background preloader

Earth's resources consumed in ever greater destructive volumes

Earth's resources consumed in ever greater destructive volumes
Humanity is devouring our planet’s resources in increasingly destructive volumes, according to a new study that reveals we have consumed a year’s worth of carbon, food, water, fibre, land and timber in a record 212 days. As a result, the Earth Overshoot Day – which marks the point at which consumption exceeds the capacity of nature to regenerate – has moved forward two days to 1 August, the earliest date ever recorded. To maintain our current appetite for resources, we would need the equivalent of 1.7 Earths, according to Global Footprint Network, an international research organisation that makes an annual assessment of how far humankind is falling into ecological debt. The overshoot began in the 1970s, when rising populations and increasing average demands pushed consumption beyond a sustainable level. Thirty years ago, the overshoot was on 15 October. The day of reckoning is moving nearer, according to Mathis Wackernagel, chief executive and co-founder of Global Footprint Network. Related:  The Only Earth We HaveSustainabilityUh Oh

Trump administration lifts ban on pesticides linked to declining bee numbers | Environment The Trump administration has rescinded an Obama-era ban on the use of pesticides linked to declining bee populations and the cultivation of genetically modified crops in dozens of national wildlife refuges where farming is permitted. Environmentalists, who had sued to bring about the two-year-old ban, said on Friday that lifting the restriction poses a grave threat to pollinating insects and other sensitive creatures relying on toxic-free habitats afforded by wildlife refuges. “Industrial agriculture has no place on refuges dedicated to wildlife conservation and protection of some of the most vital and vulnerable species,” said Jenny Keating, federal lands policy analyst for the group Defenders of Wildlife. Limited agricultural activity is authorized on some refuges by law, including cooperative agreements in which farmers are permitted to grow certain crops to produce more food or improve habitat for the wildlife there. … we have a small favour to ask.

Climate and economic risks 'threaten 2008-style systemic collapse' | Environment The gathering storm of human-caused threats to climate, nature and economy pose a danger of systemic collapse comparable to the 2008 financial crisis, according to a new report that calls for urgent and radical reform to protect political and social systems. The study says the combination of global warming, soil infertility, pollinator loss, chemical leaching and ocean acidification is creating a “new domain of risk”, which is hugely underestimated by policymakers even though it may pose the greatest threat in human history. “A new, highly complex and destabilised ‘domain of risk’ is emerging – which includes the risk of the collapse of key social and economic systems, at local and potentially even global levels,” warns the paper from the Institute for Public Policy Research. The paper stresses the human impacts go beyond climate change and are occurring at speeds unprecedented in recorded history. There are other potential cascades. “There would be repercussions in Europe.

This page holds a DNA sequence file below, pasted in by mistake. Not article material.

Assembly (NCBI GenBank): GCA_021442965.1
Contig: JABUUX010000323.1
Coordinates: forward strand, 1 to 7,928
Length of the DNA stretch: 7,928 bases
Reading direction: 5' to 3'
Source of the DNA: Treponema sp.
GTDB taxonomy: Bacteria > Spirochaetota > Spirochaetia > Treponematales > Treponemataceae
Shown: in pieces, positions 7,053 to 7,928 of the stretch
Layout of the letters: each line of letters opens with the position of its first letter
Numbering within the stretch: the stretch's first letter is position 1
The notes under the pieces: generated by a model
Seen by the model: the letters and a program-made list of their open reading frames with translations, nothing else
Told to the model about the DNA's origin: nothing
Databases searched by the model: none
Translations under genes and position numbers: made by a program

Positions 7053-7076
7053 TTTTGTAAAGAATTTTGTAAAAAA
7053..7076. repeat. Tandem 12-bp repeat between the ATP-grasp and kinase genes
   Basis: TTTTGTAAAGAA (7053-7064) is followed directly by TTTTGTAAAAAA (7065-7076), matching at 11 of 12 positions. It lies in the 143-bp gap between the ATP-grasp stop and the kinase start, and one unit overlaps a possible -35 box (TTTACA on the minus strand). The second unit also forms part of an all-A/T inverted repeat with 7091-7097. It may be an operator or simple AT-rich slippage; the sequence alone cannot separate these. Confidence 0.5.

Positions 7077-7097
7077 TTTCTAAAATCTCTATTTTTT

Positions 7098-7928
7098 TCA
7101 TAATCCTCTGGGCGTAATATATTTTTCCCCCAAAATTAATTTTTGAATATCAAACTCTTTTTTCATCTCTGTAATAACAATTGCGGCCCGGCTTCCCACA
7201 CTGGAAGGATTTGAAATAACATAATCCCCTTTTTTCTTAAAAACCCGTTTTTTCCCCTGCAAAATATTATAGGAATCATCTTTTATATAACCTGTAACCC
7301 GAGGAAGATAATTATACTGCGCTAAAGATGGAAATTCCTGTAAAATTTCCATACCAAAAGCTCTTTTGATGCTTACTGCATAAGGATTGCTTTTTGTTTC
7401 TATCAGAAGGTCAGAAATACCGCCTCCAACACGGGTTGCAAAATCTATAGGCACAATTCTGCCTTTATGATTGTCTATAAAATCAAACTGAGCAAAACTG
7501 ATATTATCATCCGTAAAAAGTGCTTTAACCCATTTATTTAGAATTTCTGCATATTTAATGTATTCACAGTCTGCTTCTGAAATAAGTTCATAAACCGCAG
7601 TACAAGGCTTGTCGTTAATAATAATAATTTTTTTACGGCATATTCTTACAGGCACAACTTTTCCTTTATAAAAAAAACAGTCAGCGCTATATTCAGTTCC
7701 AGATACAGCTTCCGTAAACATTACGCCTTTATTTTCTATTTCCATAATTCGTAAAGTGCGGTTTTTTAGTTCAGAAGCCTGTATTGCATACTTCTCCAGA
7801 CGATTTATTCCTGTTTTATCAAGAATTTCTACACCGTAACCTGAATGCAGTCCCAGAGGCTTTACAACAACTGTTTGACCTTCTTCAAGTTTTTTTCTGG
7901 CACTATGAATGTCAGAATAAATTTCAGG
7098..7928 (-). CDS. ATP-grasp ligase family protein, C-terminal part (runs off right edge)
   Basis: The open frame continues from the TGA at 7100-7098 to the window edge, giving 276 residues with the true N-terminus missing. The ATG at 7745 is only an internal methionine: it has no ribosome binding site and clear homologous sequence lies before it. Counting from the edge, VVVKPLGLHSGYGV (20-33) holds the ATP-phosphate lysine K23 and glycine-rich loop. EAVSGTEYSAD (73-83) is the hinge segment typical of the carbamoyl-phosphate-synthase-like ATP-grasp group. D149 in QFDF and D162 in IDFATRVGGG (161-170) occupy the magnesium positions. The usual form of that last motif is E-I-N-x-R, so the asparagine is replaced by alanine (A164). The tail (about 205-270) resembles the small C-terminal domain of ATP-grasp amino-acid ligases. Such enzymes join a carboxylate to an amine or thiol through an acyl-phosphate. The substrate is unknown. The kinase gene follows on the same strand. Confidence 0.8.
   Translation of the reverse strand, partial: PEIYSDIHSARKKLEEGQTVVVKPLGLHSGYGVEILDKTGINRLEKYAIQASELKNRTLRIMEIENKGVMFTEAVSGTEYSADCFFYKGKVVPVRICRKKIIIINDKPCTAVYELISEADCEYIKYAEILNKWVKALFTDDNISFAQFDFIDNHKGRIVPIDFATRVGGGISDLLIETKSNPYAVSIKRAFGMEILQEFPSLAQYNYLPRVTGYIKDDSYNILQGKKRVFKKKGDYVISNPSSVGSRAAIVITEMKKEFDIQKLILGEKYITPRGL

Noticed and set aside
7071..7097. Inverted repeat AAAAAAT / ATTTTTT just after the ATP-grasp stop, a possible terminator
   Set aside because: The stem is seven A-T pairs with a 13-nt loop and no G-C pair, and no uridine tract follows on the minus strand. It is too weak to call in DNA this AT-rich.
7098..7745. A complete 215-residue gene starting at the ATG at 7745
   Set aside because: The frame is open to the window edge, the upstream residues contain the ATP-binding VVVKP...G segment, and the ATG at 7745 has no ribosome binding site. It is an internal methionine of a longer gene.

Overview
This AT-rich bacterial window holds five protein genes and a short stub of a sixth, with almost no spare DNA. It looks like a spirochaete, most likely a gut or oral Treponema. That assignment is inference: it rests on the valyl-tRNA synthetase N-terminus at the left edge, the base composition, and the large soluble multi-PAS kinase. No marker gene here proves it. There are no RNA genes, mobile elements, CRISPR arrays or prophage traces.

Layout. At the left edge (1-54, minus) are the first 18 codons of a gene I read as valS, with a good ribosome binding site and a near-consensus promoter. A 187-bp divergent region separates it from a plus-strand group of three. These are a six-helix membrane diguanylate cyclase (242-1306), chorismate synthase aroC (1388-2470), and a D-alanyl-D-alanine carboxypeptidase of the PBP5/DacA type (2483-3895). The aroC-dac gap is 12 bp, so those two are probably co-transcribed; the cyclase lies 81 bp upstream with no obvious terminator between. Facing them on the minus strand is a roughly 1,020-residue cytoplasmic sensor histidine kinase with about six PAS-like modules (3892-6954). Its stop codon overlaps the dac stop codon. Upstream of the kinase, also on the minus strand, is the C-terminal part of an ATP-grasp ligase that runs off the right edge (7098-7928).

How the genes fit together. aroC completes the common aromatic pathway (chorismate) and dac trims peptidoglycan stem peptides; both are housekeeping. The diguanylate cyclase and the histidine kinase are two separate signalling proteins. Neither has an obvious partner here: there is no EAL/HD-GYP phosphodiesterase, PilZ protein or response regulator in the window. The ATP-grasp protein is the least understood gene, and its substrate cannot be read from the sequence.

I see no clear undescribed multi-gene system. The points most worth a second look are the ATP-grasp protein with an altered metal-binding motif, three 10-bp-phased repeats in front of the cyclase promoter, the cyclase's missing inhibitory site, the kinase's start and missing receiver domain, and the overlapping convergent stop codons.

'Suffocating climate of fear' in Turkey despite end of state of emergency Turkey’s two-year state of emergency came to an end at midnight on Wednesday, but as trials of dissidents and journalists continue human rights campaigners have said Ankara must do more to reverse a “suffocating” crackdown on free speech. Critics say the state of emergency, in place since a failed coup attempt in July 2016 that killed 250 people and wounded 1,400, has been used to detain opponents of the president, Recep Tayyip Erdoğan, and his government for lengthy periods without trial and to intimidate dissidents and prosecute media outlets. More than 120,000 people in the police, military, academia, media and civil service have been detained or dismissed from their jobs over their alleged links to Fethullah Gülen, an exiled preacher based in the US whose supporters Ankara blames for the coup. “The lifting of the state of emergency alone will not reverse this crackdown. Critics say the use of the emergency powers went beyond Gülenists linked to the coup.

Record Low for Oil Discovery (≈7bn barrels oil equivalent). Rystad Energy concluded this week that 2017 was yet another record low year for discovered conventional volumes globally. Less than seven billion barrels of oil equivalent has been discovered YTD. “We haven’t seen anything like this since the 1940s,” says Sonia Mladá Passos, Senior Analyst at Rystad Energy. “The discovered volumes averaged at ~550 million barrels of oil equivalent per month. Not only did the total volume of discovered resources decrease – so did the resources per discovered field. The top three countries in terms of discovered volumes in 2017 were Senegal, Mexico and Guyana. In Senegal, Kosmos Energy continued with its exploration success story by discovering the Yakaar gas field. 2017 was also a promising year for Mexico. In Guyana, ExxonMobil achieved a new milestone by adding another 1 billion boe of recoverable resources through its 2017 large discoveries like Payara, Turbot and Snoek. Contacts About Rystad Energy